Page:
AGENCE FRANCE PRESSE
BEIJING: Chinese police vowed Tuesday to crack down on protesters after riot officers clashed with hundreds of people rallying against a planned new metals plant over fears about its environmental impact.
The country's latest bout of social unrest broke out in the small city of Shifang, which is still trying to recover after being badly hit in a 2008 earthquake that killed 88,000 people in the southwest of the country.
In unusually strong language, Shifang police warned citizens Tuesday that they would be "severely punished" if they sought to continue the "illegal" protests.
The violence erupted on Monday when, according to the official account, protesters attacked government offices with bricks and stones, smashed cars, and clashed directly with police and government employees.
"Anyone who has incited, planned or organised illegal gatherings, protest marches or demonstrations or those who have engaged in smashing and looting... will be punished severely," the police said in a statement.
"Anyone using the Internet, mobile text messages and other methods to incite, plan or organise illegal gatherings, protest marches or demonstrations must immediately stop their illegal activities."
While warning against further protests, the local government issued a statement on Monday saying construction of the factory had been suspended.
Photos posted online, which could not be immediately verified by AFP, showed hundreds of police in riot gear clashing with protesters.
Many of the images depicted bloodied demonstrators. Others showed hundreds of people marching through the streets carrying banners calling for the planned factory to be scrapped.
A Shifang resident contacted by AFP by phone, who declined to be identified, said police with batons continued to patrol Shifang on Tuesday and fire tear gas.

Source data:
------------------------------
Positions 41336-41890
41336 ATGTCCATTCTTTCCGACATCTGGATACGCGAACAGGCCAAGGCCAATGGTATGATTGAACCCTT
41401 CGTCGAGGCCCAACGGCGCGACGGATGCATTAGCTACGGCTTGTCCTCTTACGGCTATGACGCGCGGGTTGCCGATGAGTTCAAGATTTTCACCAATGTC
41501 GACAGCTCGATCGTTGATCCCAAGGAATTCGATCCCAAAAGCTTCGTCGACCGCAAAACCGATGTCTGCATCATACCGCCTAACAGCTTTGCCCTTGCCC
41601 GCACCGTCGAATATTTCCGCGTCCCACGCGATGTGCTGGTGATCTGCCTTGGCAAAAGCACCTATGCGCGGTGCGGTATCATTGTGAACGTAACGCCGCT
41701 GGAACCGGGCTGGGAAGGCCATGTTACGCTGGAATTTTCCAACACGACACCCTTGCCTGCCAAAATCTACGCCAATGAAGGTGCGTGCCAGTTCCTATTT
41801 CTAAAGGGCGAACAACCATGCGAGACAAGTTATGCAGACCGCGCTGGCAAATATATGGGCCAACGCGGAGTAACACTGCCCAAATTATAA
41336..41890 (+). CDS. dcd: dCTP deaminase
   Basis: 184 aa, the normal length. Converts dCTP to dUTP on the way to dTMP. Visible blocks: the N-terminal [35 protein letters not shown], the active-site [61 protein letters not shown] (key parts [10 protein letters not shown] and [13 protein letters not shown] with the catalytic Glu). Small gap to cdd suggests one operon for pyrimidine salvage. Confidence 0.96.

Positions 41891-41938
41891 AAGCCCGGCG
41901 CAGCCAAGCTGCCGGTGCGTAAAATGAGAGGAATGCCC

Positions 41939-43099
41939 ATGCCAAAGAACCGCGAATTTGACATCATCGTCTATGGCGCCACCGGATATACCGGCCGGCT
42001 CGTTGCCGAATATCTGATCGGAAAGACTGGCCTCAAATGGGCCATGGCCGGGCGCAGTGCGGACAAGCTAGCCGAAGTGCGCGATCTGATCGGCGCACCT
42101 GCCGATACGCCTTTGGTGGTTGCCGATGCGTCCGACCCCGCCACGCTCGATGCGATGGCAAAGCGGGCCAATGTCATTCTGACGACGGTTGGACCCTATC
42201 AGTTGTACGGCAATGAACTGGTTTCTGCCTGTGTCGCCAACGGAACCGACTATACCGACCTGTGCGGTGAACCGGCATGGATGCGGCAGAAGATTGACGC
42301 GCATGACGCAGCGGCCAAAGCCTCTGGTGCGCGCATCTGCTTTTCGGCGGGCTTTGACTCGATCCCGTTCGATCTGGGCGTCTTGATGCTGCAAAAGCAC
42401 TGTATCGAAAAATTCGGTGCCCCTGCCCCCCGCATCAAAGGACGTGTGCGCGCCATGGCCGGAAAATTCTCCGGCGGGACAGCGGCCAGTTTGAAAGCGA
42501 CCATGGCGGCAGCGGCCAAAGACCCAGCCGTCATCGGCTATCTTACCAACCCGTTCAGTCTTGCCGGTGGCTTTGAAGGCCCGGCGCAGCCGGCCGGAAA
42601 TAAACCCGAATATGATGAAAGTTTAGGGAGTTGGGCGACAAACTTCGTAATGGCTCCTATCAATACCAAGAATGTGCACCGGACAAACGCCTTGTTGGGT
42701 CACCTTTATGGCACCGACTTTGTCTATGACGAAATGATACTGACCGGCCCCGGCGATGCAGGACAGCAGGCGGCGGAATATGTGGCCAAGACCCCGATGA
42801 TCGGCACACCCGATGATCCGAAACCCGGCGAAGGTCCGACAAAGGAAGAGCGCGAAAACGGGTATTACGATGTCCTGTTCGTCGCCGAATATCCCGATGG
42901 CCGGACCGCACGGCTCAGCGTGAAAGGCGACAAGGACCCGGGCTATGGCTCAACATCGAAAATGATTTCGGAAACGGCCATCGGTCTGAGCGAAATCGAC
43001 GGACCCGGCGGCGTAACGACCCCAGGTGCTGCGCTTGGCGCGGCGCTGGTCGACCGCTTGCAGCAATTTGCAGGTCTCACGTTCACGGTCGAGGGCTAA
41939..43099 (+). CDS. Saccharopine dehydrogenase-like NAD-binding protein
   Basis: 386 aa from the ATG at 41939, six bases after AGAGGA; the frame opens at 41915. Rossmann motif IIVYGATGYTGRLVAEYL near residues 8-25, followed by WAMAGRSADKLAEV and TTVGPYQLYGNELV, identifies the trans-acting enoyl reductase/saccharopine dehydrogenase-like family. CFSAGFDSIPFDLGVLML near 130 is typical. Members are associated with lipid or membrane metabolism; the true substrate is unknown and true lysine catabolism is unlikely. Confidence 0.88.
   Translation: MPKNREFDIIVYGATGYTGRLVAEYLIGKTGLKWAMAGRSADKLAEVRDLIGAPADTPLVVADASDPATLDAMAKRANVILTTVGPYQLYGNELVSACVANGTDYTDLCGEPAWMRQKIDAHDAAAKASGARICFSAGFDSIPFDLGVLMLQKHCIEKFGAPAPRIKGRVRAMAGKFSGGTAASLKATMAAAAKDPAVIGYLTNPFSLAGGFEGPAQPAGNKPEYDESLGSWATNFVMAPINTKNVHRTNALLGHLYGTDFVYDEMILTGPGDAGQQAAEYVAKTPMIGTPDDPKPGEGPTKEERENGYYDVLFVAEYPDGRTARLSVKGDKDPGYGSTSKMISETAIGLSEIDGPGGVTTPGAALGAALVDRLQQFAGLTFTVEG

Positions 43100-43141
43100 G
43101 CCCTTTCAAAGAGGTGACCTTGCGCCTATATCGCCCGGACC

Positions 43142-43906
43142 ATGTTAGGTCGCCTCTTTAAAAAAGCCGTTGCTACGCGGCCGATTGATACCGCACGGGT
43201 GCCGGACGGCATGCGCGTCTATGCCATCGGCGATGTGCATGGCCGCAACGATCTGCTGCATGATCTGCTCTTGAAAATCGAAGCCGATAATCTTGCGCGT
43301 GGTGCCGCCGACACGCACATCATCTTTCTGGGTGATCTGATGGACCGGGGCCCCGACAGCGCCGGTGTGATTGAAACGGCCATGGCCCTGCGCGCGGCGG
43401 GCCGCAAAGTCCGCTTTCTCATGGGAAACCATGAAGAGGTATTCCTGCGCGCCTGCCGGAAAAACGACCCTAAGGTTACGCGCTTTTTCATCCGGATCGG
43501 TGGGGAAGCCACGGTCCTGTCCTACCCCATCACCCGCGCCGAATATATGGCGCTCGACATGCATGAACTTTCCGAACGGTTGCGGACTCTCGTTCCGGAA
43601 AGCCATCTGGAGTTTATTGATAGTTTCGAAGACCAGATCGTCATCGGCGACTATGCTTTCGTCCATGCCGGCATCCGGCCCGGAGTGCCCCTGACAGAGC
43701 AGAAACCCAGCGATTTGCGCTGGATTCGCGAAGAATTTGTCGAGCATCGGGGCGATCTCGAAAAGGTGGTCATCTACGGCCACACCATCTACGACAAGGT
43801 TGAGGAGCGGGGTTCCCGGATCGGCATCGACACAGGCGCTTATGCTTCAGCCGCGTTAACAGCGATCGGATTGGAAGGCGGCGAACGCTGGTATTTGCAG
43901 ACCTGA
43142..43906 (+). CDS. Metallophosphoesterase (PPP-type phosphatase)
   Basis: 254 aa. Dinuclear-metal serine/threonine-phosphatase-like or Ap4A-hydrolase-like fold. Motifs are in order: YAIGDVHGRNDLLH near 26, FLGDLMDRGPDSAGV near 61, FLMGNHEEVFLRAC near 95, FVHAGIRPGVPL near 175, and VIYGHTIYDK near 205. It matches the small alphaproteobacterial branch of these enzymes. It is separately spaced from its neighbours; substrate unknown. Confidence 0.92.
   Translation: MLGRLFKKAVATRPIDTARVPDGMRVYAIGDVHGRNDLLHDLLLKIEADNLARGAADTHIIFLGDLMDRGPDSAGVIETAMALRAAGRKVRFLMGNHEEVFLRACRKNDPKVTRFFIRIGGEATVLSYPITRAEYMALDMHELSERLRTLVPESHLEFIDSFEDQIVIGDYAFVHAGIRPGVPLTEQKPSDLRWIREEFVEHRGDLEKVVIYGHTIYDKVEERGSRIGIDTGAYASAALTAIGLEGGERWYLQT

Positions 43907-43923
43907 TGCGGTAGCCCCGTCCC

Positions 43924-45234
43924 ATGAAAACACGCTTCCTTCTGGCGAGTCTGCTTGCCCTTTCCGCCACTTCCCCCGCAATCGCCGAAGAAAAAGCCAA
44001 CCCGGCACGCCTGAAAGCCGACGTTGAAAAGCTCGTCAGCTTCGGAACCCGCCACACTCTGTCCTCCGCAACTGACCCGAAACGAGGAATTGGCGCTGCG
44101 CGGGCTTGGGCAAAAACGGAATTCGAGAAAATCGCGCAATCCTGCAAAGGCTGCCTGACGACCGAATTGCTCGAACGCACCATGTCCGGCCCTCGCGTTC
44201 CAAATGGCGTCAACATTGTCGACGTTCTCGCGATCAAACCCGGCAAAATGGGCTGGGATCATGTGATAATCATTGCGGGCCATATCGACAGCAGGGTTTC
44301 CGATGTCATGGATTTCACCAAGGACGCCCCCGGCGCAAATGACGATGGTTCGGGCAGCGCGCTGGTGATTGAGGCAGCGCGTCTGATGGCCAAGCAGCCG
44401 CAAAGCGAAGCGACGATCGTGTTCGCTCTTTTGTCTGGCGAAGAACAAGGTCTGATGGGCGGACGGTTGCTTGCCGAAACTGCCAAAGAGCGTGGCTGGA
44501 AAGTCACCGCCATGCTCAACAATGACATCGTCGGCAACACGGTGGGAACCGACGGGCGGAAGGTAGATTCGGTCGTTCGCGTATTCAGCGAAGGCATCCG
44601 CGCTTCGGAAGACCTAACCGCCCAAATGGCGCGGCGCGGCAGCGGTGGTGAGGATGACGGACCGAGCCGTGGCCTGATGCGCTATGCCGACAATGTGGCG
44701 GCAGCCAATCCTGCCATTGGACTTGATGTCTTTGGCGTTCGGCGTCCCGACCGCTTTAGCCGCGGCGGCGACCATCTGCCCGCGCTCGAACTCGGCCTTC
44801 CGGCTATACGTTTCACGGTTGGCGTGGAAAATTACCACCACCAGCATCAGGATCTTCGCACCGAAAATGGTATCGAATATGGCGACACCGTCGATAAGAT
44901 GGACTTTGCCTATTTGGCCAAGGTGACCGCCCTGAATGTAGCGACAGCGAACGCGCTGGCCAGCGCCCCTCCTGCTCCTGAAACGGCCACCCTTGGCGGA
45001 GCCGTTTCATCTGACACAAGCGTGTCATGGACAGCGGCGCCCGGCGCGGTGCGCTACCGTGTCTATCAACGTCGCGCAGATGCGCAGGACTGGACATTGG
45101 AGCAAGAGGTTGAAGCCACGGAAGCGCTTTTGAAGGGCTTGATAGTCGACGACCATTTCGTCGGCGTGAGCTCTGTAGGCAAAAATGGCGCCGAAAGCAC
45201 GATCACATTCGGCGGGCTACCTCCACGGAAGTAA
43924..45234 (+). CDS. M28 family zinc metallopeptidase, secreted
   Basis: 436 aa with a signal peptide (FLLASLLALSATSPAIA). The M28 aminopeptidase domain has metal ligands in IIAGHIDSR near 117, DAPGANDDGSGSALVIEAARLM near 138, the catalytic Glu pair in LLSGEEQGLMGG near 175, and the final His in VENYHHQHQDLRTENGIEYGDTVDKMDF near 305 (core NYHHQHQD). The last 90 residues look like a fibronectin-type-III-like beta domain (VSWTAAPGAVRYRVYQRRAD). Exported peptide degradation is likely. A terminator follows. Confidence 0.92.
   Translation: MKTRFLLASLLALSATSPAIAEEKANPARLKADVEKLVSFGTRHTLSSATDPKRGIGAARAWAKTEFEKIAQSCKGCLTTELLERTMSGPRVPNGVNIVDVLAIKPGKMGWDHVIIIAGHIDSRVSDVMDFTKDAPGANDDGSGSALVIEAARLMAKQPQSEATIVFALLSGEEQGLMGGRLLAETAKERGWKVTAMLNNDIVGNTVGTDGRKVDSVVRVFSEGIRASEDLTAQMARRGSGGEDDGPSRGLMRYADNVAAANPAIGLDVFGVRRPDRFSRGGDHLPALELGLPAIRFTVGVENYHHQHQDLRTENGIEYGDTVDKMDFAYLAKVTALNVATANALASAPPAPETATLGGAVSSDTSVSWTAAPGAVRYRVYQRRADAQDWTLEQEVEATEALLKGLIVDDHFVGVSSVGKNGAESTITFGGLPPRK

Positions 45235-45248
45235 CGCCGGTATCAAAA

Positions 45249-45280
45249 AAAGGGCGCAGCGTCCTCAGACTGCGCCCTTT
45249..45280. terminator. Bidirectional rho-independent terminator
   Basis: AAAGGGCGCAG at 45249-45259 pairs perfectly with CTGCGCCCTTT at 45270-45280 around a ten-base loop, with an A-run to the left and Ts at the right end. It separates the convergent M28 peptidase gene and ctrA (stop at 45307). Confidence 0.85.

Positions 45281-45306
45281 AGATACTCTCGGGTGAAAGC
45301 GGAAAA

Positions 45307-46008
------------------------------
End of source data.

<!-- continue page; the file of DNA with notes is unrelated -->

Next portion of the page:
Another resident posted a plea on Chinese microblog site Sina Weibo for police not to harm the protesters.
"You have fired tear gas, our biggest weapon is plastic water bottles. You are fully armed, we are dressed in simple clothes," the resident posted.
The microblogger confirmed to AFP the posting as authentic when reached by phone, but declined to be named.
The factory would process a heavy metal, and residents said in web postings they were scared of the damage it would do to the local environment.
Social unrest is a major problem for China's communist rulers, who are struggling to deal with anger across the vast nation of 1.3 billion people over issues such as environmental degradation, rising inequality and corruption.
Protests similar to the one in Shifang are reported regularly.
While authorities typically seek to control information, Chinese web users take to Twitter-style microblog sites such as Sina Weibo in a bid to get around the censors.
"Shifang" was the most-searched topic on Sina Weibo on Tuesday, with more than 10 million searches.
Shifang has a population of about 220,000 people, and is 50 kilometres (30 miles) from Chengdu, capital of Sichuan province in the country's southwest.
Calls to the Shifang police and government went unanswered Tuesday.